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  • Author: Michael Eisenstadt
  • Publication Date: 05-2001
  • Content Type: Policy Brief
  • Institution: The Washington Institute for Near East Policy
  • Abstract: American policymakers face a number of decision points concerning U.S. policy toward Iraq and Iran in the coming weeks. The UN Security Council has to act by June 4 to renew the oil-for-food program, providing the United States with an opportunity to secure approval for the "re-energized" sanctions regime that Secretary of State Colin Powell floated in March. Iran's policy direction will become clearer after its June 8 presidential elections, and that could influence the U.S. decision whether to renew the Iran-Libya Sanctions Act that expires August 5. Meanwhile, U.S. officials are reportedly considering whether to indict senior Iranians for the 1996 Khobar Towers bombing.
  • Topic: Security, NATO, Arms Control and Proliferation, Religion, Terrorism
  • Political Geography: United States, Iraq, America, Iran, Arab Countries
  • Author: Tansu Ciller
  • Publication Date: 05-2001
  • Content Type: Policy Brief
  • Institution: The Washington Institute for Near East Policy
  • Abstract: On May 8, 2001, Tansu Ciller, former prime minister and the leader of Turkey's True Path Party, addressed The Washington Institute's Policy Forum. The following is a rapporteur's summary of her remarks. At the dawn of the new millennium, Turkey remains a significant actor in its region despite economic difficulties. Turkey, a strategic partner with the United States, is a source of steadiness that is vital for peace in its region. Turkey's long relations with Israel play a stabilizing role in the Middle East.
  • Topic: Security, NATO, Arms Control and Proliferation, Religion, Terrorism
  • Political Geography: United States, Washington, Turkey, Middle East
  • Author: Brenda Shaffer
  • Publication Date: 05-2001
  • Content Type: Policy Brief
  • Institution: The Washington Institute for Near East Policy
  • Abstract: In April, Brenda Shaffer, research director of Harvard University's Caspian Studies Program and visiting fellow at The Washington Institute in 2000, addressed The Washington Institute to mark the publication of her Policy Paper, Partners in Need: The Strategic Relationship of Russia and Iran. The following is a rapporteur's summary of her remarks. Russia and Iran see themselves as strategic partners, and therefore their relations are based on an overall security conception. It would be a misperception to assume that because Washington and Moscow share concerns about Islamist radicalism that Russia would necessarily decide to cooperate with the United States on Iran. It would also be a misperception to think that Russia wants to sell arms to Iran solely in order to make money and that the United States can induce Russia not to make these sales by offering a better economic deal.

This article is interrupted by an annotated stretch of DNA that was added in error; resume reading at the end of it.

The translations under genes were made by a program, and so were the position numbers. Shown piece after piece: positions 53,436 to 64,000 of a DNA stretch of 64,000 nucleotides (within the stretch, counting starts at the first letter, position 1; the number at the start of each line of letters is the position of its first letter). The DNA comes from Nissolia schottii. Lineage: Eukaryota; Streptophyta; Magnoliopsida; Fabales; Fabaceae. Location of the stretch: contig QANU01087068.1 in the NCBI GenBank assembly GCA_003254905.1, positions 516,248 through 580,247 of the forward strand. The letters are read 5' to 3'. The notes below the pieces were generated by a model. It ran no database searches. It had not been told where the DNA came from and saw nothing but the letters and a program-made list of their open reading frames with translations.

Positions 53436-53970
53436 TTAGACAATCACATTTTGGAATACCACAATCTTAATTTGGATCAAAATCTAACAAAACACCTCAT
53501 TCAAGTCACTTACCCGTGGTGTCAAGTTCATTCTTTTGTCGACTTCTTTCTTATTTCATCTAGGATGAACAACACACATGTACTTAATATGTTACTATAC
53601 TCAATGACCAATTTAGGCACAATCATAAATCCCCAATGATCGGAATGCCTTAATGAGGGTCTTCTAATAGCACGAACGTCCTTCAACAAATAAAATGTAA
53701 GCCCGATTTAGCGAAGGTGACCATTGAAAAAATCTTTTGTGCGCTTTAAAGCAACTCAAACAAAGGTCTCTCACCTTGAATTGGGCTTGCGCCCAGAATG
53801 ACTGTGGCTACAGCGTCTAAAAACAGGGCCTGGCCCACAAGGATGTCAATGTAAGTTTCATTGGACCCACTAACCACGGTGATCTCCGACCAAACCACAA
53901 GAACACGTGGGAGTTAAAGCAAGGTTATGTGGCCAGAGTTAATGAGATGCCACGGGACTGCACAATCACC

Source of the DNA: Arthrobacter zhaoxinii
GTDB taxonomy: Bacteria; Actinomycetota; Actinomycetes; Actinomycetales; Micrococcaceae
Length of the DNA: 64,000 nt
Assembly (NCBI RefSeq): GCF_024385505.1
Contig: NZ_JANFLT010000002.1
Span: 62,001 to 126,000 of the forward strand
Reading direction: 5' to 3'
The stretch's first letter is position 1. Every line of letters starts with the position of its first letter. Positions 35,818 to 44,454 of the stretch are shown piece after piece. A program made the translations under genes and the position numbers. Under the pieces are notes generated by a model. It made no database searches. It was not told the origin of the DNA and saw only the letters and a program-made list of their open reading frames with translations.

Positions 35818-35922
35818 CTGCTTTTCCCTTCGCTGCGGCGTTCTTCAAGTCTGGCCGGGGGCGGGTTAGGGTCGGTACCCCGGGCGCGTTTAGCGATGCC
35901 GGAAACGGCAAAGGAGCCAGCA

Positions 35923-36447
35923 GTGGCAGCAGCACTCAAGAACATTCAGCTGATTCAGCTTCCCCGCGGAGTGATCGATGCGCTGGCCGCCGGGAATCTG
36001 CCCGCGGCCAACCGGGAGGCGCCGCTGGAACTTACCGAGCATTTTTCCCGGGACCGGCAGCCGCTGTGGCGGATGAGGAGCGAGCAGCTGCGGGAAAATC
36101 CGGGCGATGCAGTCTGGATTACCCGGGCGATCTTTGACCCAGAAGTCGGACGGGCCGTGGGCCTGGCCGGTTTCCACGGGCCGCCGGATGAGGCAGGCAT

• Topic: Security, NATO, Arms Control and Proliferation, Religion, Terrorism
  • Political Geography: Russia, United States, Iran, Washington, Middle East, Arab Countries
  • Author: Patrick Clawson
  • Publication Date: 05-2001
  • Content Type: Policy Brief
  • Institution: The Washington Institute for Near East Policy
  • Abstract: Today's decision by Iranian president Mohammad Khatami to run for re-election was more important than the actual election on June 8, which he is sure to win. But neither matters nearly as much as the crucial question for Iran's future — namely, will hardliners let the formal government rule or will they continue their crackdown through the revolutionary institutions they control? The answer will be key for U.S. policy options towards Iran.
  • Topic: Security, NATO, Arms Control and Proliferation, Religion, Terrorism
  • Political Geography: United States, Iran, Middle East, Arab Countries
  • Author: Mark Parris
  • Publication Date: 04-2001
  • Content Type: Policy Brief
  • Institution: The Washington Institute for Near East Policy
  • Abstract: Turkey is important . . . The new administration, based on what it has said and done since January, understands this." "One reason [for Turkey's importance], of course, is its location and the issues that come with that geography-big issues; issues that have literally made or broken past administrations' foreign policies: Russia; the Caucasus and Central Asia; Iran; Iraq; post-Asad Syria; Israel and the Arab world; Cyprus and the Aegean; the Balkans; the European Security and Defense Initiative (ESDI); drugs, thugs, and terror. I would submit that no administration can achieve its objectives on any of these issues unless the Turks are on the same page.
  • Topic: Security, NATO, Arms Control and Proliferation, Religion, Terrorism
  • Political Geography: Russia, United States, Turkey, Caucasus, Middle East, Israel, Arab Countries, Syria, Cyprus
  • Author: Yossi Baidatz